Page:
Not to be mistaken for the 1952 British film of the same name about the struggle of a young deaf-mute girl to learn to speak, the new 'Mandy' is a horror film of the so-called 'body horror' variety. 'Body horror' is defined by the 'Oxford Dictionary of Film Studies' as 'a contemporary variant of the horror film with a particular focus on human bodies that are subject to torture, mutilation, mutation, decay, degeneration, and transformation, usually shown in graphic detail via the use of special effects… [and] also known as splatter films as a result of the liberal amount of blood, gore, and bodily fluids shown on screen.'
Wild horses could not drive me to see such a film. Only a gentle nudge from the editor and a nod to Hallowe'en could have induced me. I am not drawn to horror in general. I tend to titter. Fans will not be disappointed. The diversity of human slaughter portrayed in Cosmatos's film, whether by burning, decapitation, skull-crushing or worse, is certainly highly imaginative.
Set in 1983, 'Mandy' is a US/Canada co-production, directed by Canadian, Panos Cosmatos. The Mandy in the title is Mandy Bloom (Andrea Riseborough), a creator of lurid fantasy art who has a day job at a petrol station in the woods by the lake where she lives with her adoring lumberjack husband Red Miller (Nicolas Cage). An early scene shows the couple watching a TV monitor showing US President Reagan talking about the economy. The pair lead a quiet, happy life and engage in mumbled, rambling conversations that hint at difficult experiences and psychological problems in their past.
This opening part of the film, depicting domestic bliss, moves at a glacial pace. But their happiness doesn't last for long. Things speed up when religious cult leader, Jeremiah, played by a sinewy Linus Roache (channeling Dennis Hopper, including quotes from 'Blue Velvet') kidnaps Mandy, ably assisted by demonic biker devotees of his Children of the New Dawn cult (aka the Manson family). From then on, the pace is one-note frantic. It is a story that could be told in two minutes flat but is spread over two excruciating hours of luridly lit, over-saturated dark reds and blacks, accompanied by a pulsating musical score from Icelandic composer Johann Johannsson that complements Cage's downward spiral of despair as the blood and guts splatter. Johannsson died in February 2018, and the film is dedicated to him.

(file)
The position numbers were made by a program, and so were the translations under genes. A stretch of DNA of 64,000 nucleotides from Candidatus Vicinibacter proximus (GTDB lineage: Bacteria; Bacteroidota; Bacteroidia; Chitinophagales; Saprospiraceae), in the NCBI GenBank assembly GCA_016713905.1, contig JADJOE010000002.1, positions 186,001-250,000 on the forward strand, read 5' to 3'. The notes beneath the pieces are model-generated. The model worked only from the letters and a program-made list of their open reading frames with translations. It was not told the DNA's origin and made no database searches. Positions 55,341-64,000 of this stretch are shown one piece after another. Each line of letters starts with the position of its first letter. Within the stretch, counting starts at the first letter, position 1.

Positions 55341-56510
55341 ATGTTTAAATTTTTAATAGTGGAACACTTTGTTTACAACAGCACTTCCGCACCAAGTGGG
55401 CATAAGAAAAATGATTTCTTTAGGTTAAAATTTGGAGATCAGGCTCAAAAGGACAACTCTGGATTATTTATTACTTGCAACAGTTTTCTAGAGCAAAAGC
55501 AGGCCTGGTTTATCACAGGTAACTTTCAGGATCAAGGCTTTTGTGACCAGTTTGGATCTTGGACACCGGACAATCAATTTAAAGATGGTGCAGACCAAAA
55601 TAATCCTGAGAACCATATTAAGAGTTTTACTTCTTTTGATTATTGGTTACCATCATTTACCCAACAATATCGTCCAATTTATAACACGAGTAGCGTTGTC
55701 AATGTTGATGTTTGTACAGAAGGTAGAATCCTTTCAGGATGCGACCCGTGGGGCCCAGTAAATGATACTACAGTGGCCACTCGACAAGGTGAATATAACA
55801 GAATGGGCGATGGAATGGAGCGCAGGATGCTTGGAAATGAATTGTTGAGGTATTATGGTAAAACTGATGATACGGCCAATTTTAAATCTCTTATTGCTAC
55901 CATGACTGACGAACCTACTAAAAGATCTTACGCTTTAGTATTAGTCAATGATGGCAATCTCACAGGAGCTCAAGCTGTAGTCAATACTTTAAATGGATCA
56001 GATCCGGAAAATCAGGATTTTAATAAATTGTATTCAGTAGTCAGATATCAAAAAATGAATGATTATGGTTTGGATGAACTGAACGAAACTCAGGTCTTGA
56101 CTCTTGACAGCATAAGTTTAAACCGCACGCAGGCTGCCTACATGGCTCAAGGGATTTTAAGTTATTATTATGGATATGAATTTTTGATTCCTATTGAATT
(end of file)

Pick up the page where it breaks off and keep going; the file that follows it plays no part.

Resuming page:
Director Panos Cosmatos' father, George P Cosmatos, was responsible for 'Tombstone' (1993) starring Kurt Russell; he also directed 1980s action movies such as 'Cobra', and the final Rambo film, 'Rambo, First Blood Part 11,' both starring Sylvester Stallone. Like father, like son – Panos Cosmatos's leading man in 'Mandy' is another Hollywood actor given to visceral, histrionic performances. Here, rage
is given full throttle by a self-consciously deranged Nicolas Cage.
Cage's pairing with Riseborough is intriguing: Her captivating performance in the BBC television costume drama, 'The Devil's Whore,' won Riseborough a best actress award, and in every role since then, whether in film, television or theatre, she never plays to type. In 'Mandy', she gives a performance that is utterly unmannered and absent of vanity, her face bare of make-up, and her Bette Davis/Susan Sarandon-eyes unflatteringly bespecled.
Mandy wakes from her drugs-induced sleep following her abduction to find another dose of acid going into her system via eye drops, after which she is stung by a ghastly hornet-like creature placed at her throat. The heavily-drugged Mandy is dragged before the pathetic LSD-quaffing cult leader, Jeremiah, who preens and flashes at her and shows off his own song compositions ('better than the Carpenters'). Instead of being impressed, she laughs in his face. This seals her fate – in a scene that is oddly moving, precisely because it is underplayed by Riseborough who manages to convey both physical helplessness and stubborn resistance, simultaneously, in sharp contrast to everyone else's one-note overacting.
Mandy's fate is horribly sealed in a truly gruesome scene (the only time I shut my eyes), and a completely bonkers psychedelic revenge movie moves into gear. It reaches full throttle when, with a home-forged silver-battleaxe, chainsaw and
crossbow, Red hunts down each of his wife's torturers one by one. Cage does unhinged grief more magnificently than anyone else around.
The film then plays out as a luridly-coloured, hallucinogenic bad trip, paying tribute to 1980s heavy metal albums and borrowing from numerous other sources, such as routine revenge thrillers like 'The Evil Dead' and 'Mad Max,' and splatter 'classics' like 'I Spit on Your Grave.'
Yet Cosmatos's film aspires to being one of a kind. Cage as a hand-and-chest-punctured God/Christ-like figure, wreaking revenge on a fallen people, speaking ridiculous lines whilst entirely covered in blood for the whole second half, is not to everyone's taste. But his performance is also very funny in parts. Some of it has to be tongue in cheek, as when a blood-soaked Cage performs first aid on himself in baggy underpants, beer-belly protruding, while pouring equal amounts of vodka into his mouth as onto his wounds. I, along with several other members of the audience, tittered more than once – slightly nervously, admittedly.
Revved up video nasty from the 1980s, it may be – though with a dash of knowingness thrown in (and some animation) – 'Mandy' could well be the next cult classic, God help us. Whether or not this proves to be the case, 'Mandy' (1952), winner of the special jury prize at the 1952 Venice Film Festival, viewed half a century later, still warrants its iconic status. 'Mandy' (2018) may come to be seen as all style and no substance.